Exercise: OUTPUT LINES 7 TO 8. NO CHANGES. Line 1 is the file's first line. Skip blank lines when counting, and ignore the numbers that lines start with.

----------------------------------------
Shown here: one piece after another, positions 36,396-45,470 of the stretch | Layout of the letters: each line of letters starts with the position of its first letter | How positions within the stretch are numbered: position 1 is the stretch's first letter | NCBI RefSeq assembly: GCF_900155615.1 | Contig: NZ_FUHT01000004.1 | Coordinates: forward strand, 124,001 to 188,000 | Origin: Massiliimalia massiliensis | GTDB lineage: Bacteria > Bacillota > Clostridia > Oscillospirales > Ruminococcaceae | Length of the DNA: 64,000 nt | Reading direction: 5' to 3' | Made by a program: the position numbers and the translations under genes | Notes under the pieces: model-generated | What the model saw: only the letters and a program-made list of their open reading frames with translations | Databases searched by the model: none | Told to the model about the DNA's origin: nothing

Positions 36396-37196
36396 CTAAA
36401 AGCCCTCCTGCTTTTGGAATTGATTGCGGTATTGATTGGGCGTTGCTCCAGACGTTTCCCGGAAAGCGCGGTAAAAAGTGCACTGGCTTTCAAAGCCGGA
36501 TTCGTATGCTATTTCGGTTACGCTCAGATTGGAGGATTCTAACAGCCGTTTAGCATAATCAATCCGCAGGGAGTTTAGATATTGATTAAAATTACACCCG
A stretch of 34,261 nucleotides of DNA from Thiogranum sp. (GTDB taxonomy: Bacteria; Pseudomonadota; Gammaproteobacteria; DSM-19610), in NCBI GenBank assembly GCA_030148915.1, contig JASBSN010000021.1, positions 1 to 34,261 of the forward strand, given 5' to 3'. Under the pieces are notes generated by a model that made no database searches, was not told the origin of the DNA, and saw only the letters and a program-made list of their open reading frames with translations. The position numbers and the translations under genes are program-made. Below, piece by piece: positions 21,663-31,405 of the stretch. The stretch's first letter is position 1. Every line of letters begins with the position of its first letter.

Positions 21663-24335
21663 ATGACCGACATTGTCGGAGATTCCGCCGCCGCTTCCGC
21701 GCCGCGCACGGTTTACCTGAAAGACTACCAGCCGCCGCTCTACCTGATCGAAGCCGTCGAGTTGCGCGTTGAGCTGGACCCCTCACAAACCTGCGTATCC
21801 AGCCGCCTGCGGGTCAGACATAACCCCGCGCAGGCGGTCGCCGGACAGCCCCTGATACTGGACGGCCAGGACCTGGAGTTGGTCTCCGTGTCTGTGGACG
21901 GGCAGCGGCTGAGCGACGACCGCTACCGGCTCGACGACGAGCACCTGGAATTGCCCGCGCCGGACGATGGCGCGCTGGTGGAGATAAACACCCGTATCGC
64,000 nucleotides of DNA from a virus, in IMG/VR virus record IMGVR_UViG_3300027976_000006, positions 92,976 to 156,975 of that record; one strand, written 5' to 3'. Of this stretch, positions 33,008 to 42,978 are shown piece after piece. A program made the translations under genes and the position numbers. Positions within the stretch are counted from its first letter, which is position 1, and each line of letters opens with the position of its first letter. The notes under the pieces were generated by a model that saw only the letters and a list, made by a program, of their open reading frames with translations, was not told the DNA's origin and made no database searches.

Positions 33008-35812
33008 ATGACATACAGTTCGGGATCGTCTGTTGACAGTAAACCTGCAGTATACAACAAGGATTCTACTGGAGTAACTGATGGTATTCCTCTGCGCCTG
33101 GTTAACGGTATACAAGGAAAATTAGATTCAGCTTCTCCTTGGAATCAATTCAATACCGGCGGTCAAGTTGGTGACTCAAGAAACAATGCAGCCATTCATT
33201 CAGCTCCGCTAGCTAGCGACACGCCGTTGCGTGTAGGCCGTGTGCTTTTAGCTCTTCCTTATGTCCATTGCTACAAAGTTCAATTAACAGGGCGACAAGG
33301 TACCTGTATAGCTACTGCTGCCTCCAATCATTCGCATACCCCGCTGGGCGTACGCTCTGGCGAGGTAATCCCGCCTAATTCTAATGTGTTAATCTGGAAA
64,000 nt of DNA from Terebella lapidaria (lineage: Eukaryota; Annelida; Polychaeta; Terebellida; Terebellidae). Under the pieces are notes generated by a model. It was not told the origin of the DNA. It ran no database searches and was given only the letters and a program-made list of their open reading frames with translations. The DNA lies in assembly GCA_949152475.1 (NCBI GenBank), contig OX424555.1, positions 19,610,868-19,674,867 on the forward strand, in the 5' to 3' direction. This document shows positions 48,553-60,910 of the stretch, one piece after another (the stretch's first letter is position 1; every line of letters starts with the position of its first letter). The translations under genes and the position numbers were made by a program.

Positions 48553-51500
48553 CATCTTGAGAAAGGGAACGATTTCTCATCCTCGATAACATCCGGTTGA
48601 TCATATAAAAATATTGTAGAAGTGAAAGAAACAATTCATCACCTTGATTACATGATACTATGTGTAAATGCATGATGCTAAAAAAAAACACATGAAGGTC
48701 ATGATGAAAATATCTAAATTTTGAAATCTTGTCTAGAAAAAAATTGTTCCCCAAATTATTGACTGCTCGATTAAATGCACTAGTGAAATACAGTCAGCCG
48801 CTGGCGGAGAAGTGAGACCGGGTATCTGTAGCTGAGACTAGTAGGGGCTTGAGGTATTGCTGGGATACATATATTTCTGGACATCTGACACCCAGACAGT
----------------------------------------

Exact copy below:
Positions 21663-24335
21663 ATGACCGACATTGTCGGAGATTCCGCCGCCGCTTCCGC